Award-Winning Professor Emeritus Co-Edits Fourth Volume on Mass Spectrometry Techniques with Trapped Ions
FOR IMMEDIATE RELEASE
Together with previous volumes, Dr. Raymond March’s new book provides compendium of knowledge on origin, theoretical treatments, and applications of trapped ion mass spectrometry over the past 15 years
Monday, June 21, 2010, Peterborough
Dr. Raymond March, professor emeritus in Chemistry at Trent University and an internationally-renowned and award-winning expert in his field, has co-edited with Dr. John Todd of the University of Kent in the UK, a new book on the latest research on mass spectrometry techniques with trapped ions.
Practical Aspects of Trapped Ion Mass Spectrometry: Volume IV, Theory and Instrumentation, is the fourth book in a series detailing mass spectrometric instruments that employ one or more of several techniques for trapping gaseous ions. Mass spectrometry (MS) is a highly-specialized technique that permits the measurement of miniscule amounts of contaminants in other substances, such as food, water, and urine.
This fourth volume, in a series of five books, features an international panel of authors presenting a world-wide view of the theoretical aspects of recent progress using trapped ion devices. It opens with ‘An Appreciation and Historical Survey of Mass Spectrometry’ that describes the development over the past hundred years of beam-type mass spectrometers, methods for ionization, detection methods, the origin of quadrupole instruments, and the emergence of new ion trapping instruments that have become commercially viable.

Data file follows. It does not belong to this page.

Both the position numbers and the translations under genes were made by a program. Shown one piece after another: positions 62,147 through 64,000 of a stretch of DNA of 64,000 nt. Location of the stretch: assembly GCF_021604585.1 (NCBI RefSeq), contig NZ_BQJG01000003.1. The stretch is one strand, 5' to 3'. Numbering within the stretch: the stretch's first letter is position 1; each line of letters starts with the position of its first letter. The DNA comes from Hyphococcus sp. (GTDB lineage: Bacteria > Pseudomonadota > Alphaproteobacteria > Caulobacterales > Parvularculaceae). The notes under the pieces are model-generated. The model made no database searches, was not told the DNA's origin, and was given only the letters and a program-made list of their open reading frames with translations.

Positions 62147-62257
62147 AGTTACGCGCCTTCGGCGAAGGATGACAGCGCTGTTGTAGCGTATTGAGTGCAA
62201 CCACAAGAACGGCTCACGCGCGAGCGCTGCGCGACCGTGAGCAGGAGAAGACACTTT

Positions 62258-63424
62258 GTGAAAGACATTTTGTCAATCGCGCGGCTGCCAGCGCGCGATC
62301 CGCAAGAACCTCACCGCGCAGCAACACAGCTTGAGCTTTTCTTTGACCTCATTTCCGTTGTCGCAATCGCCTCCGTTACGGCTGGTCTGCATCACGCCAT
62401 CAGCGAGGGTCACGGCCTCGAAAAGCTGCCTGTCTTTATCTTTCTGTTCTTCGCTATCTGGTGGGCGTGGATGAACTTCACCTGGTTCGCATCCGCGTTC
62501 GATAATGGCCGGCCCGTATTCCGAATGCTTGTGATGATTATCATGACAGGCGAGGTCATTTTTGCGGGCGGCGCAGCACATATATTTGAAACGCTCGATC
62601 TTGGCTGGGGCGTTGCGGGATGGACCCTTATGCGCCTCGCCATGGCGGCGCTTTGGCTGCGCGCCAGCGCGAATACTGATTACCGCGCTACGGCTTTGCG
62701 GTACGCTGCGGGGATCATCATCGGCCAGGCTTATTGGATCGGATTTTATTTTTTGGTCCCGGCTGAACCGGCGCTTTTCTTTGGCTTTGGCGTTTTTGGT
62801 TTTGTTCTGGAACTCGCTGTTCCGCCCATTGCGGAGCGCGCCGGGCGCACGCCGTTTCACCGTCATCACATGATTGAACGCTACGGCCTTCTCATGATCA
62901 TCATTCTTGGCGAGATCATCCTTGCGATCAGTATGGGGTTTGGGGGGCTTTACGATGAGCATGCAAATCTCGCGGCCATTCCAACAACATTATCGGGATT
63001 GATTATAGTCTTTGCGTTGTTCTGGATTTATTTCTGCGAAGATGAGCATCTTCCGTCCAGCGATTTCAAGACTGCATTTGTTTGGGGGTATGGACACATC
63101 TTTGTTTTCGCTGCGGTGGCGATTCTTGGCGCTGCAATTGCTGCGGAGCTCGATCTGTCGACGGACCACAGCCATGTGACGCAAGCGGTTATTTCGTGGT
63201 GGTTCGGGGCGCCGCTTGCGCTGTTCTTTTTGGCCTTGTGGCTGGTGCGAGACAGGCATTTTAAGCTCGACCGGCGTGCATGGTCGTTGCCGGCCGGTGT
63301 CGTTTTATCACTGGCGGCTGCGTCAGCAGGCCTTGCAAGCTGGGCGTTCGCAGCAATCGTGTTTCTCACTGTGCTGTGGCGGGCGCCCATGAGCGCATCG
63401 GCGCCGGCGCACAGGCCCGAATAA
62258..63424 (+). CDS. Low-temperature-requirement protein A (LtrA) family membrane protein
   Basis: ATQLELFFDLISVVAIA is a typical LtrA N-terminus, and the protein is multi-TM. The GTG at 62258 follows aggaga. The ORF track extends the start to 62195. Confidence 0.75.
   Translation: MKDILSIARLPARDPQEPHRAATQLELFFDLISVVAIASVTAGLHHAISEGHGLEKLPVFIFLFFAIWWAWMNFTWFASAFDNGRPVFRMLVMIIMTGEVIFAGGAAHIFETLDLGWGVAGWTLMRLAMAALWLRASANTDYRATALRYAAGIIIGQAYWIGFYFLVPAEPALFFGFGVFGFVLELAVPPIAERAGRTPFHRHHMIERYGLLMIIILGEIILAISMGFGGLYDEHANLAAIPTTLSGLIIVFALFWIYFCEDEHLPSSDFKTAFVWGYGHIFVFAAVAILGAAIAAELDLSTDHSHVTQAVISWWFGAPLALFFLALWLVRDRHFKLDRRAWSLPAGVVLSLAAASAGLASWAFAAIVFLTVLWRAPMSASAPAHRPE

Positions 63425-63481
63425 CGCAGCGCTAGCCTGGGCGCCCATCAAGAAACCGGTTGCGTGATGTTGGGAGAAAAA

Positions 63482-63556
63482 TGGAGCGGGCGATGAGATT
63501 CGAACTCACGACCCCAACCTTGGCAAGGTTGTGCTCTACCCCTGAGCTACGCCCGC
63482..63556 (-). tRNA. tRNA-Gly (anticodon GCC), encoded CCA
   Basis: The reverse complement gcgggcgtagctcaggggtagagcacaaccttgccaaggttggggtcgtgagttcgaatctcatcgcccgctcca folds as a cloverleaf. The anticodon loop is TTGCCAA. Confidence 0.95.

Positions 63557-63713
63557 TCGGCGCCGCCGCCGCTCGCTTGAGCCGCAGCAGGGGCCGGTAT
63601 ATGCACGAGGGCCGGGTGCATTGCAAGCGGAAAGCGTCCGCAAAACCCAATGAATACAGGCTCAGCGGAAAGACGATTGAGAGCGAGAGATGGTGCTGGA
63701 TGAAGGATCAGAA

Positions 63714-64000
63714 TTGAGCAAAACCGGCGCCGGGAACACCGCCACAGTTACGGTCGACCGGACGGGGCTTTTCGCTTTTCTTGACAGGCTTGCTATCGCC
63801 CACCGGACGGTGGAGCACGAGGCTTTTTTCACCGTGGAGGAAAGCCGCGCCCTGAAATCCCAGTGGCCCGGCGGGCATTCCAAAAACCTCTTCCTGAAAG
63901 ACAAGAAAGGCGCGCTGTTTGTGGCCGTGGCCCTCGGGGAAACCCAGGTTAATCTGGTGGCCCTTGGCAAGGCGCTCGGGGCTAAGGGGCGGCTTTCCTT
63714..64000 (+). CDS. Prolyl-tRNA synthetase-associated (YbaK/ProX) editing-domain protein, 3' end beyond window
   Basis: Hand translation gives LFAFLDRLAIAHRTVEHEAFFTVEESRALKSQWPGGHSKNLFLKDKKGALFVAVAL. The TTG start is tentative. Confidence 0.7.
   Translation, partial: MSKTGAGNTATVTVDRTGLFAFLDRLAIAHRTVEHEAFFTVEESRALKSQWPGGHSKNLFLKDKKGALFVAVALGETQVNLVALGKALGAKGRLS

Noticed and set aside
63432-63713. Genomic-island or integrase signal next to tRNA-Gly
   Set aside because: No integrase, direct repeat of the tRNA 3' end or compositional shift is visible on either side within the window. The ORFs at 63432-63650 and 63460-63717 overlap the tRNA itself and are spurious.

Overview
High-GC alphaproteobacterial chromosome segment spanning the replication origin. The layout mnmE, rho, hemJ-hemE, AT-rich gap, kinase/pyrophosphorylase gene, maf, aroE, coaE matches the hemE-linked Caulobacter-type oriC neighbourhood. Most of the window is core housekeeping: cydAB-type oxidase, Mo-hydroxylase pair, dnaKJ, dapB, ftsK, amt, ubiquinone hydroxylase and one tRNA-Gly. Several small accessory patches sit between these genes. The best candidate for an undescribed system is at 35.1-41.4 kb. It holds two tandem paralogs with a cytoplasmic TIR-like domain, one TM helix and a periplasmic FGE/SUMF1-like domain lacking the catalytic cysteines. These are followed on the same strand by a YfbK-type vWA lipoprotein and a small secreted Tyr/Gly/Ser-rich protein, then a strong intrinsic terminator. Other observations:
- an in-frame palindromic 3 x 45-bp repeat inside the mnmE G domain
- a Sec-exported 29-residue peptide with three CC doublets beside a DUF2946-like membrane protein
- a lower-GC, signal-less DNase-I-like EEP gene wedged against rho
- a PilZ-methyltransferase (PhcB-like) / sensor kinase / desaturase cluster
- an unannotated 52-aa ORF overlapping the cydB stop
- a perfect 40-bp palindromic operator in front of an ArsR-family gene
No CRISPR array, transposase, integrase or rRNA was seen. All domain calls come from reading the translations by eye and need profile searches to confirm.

“Volume IV gives perspective to some one hundred years of scientific endeavour in the field of mass spectrometry,” says Dr. March. “It highlights the nascence of each new ion trapping device, presents a coherent theory of operation for each new device, and unveils the present state of utilization of each type of device.”
Dr. Raymond March, an internationally-recognized expert in mass spectrometry, has published more than 200 research manuscripts on the topic; in addition, he has authored/edited nine books. In August of 2009, he was presented with the prestigious Gerhard Herzberg Award by the Canadian Society for Analytical Sciences and Spectroscopy (CSASS) and, in 2008, he received an honorary doctorate from the Université Aix-Marseille.
Since coming to Trent in 1965, Dr. March has developed new techniques in mass spectrometry that can be used by the pharmaceutical industry to develop new drugs as well as in the detection of steroids and other performance-enhancing drugs in athletes. Although he retired from the University eleven years ago, as a professor emeritus of Chemistry Dr. March continues to be active in research using mass spectrometry. His current projects include: partnering with the Ministry of Natural Resources to identify biomarkers in trees that have been infested by the damaging emerald ash borer beetle; working with Trent colleagues to investigate the reactivity of liver fatty acid binding protein with perfluorooctanoic acid (PFOA), that is used for rendering fabrics stain-free; and research into polyphenols (flavonoids and flavonoid glycosides) that occur widely in fruit and vegetables and are believed to be radical scavengers and have anticancer activities.
For more information, please contact: Dr. Raymond E. March, Professor Emeritus, Chemistry, Trent University, (705) 742-1597 (home) or email@example.com